In accordance with the Constitution, adopted by national referendum on November 28, 1998, the country is a parliamentary republic. Check computerminus for political system of Albania.
The highest representative and legislative body – the Assembly of the Republic of Albania (since 2002 the chairman – Servet Pellumbi) consists of 140 deputies elected for a term of 4 years. At the same time, 100 of them are elected by the majoritarian system in single-member constituencies, and the remaining 40 – by party lists on the basis of proportional representation.
For a political party or a coalition to acquire deputy mandates, a limit of 2.5% of the votes received in elections is set.
The Assembly of the Republic of Albania, by a majority of 2/3 of the payroll, by secret ballot elects the President of the Republic for a period of 5 years (since 2002 – Alfred Moisiu). The President can be re-elected for a new term only once.
The president issues a mandate to form the composition of the future government (since 2002 the prime minister is Fatos Nano) to a candidate nominated by the political party that received the largest number of votes in the parliamentary elections. To approve the composition of the cabinet of ministers in parliament, a simple majority of votes of deputies is sufficient.
An important role in the formation and functioning of elected bodies of power belongs to political parties, they are registered approx. 50 (2003).
The leading parties and main political rivals are the Socialist Party (chairman – Fatos Nano) and the Democratic Party (Sali Berisha). They were respectively headed by those formed in the 2nd floor. 1990s two major coalitions: the center-left Alliance for the State and the right-wing Alliance for Victory. In addition to the Socialist Party, the first coalition included the Social Democratic Party (Skender Ginushi), the Agrarian Party (Lufter Juveli), the Democratic Alliance (Neritan Cheka), the Union for Human Rights (Vangel Dule). The second coalition, along with the Democratic Party, included the Republican Party (Fatmir Mediu), the National Front (Spetim Rrochi), the Movement for the Rule of Law (Ekrem Spahia), the Liberal Democratic Union (Teodor Lacho).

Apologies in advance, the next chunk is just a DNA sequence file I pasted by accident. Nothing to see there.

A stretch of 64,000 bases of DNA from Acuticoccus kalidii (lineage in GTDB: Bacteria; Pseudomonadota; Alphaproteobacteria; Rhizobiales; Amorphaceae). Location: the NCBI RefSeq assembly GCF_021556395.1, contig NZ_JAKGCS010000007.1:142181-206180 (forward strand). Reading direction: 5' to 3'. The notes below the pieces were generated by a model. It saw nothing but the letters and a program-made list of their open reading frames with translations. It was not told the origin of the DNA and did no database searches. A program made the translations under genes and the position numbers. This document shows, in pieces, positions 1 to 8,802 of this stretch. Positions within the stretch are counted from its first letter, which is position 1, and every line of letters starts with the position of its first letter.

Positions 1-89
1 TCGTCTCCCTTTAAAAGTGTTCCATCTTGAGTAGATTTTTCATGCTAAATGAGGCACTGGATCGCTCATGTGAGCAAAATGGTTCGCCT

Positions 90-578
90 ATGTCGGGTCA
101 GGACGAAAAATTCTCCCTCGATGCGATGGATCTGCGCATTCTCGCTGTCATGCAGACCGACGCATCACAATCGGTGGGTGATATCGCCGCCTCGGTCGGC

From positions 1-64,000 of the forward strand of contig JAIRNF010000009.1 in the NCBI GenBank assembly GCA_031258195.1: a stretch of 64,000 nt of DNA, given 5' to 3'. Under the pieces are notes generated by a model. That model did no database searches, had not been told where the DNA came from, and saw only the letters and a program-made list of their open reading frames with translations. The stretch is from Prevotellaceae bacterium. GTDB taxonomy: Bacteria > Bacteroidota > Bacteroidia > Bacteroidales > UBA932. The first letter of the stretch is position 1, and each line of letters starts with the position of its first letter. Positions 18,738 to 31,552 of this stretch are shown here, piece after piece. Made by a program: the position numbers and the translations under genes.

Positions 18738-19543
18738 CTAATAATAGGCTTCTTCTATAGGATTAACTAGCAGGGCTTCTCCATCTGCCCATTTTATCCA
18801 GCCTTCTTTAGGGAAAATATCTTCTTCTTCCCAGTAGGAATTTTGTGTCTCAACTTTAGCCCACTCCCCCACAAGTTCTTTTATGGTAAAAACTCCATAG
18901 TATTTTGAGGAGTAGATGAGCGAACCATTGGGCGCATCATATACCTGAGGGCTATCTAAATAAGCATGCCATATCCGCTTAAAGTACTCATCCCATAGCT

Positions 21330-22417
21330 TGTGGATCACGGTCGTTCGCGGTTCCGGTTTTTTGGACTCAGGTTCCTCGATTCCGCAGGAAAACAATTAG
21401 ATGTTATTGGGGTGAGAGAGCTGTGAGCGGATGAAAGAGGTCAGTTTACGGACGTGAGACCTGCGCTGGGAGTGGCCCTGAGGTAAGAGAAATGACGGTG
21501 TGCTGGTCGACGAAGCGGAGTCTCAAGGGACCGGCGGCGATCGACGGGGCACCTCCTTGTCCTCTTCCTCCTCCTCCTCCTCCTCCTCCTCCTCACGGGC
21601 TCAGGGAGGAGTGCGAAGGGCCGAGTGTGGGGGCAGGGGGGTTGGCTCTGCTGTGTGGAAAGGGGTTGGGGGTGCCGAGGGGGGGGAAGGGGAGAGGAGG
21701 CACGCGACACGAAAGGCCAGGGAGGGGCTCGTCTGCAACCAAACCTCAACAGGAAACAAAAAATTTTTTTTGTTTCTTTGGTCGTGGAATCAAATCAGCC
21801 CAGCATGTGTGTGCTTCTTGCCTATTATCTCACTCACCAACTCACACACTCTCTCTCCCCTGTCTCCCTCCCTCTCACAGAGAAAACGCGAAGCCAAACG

A prominent role on the political scene of the country was also played by such independent parties as the Party of Democrats (reformist) – chairman Genz Pollo, the Social Democracy Party (Pascal Millo), the Renewed Democratic Party (Dashamir Shekhi), the Democratic Christian Party (Nicolle Leschi) and the Communist Party ( Hysni Milloshi).
In contrast to the diversity of views on the domestic political development of the country, the vast majority of political parties supported the foreign policy course of the authorities for the full integration of Albania into Euro-Atlantic structures, primarily for accession to the EU. The importance of this direction was also emphasized by the fact that in 2003 the only post of Deputy Prime Minister was combined with the post of Minister of State for European Integration (Ermelinda Mexi). At the same time, the main political forces of the country were a priori determined to actively support all American initiatives in the international arena.
Along with the manifestation of interest in establishing good neighborliness in the Balkan region, Albania actively politically supported Kosovo separatism, causing tension in relations with Serbia.
The foreign policy orientation towards Albania’s entry into the Euro-Atlantic structures also determined the development of its Armed Forces (AF). The Defense Policy Strategy of the country, approved by Parliament in January 2000, which formalized the long-term goal of Albania’s full membership in NATO no later than 2010, established the strength of the Armed Forces: 31,000 troops in peacetime and 120,000 in wartime.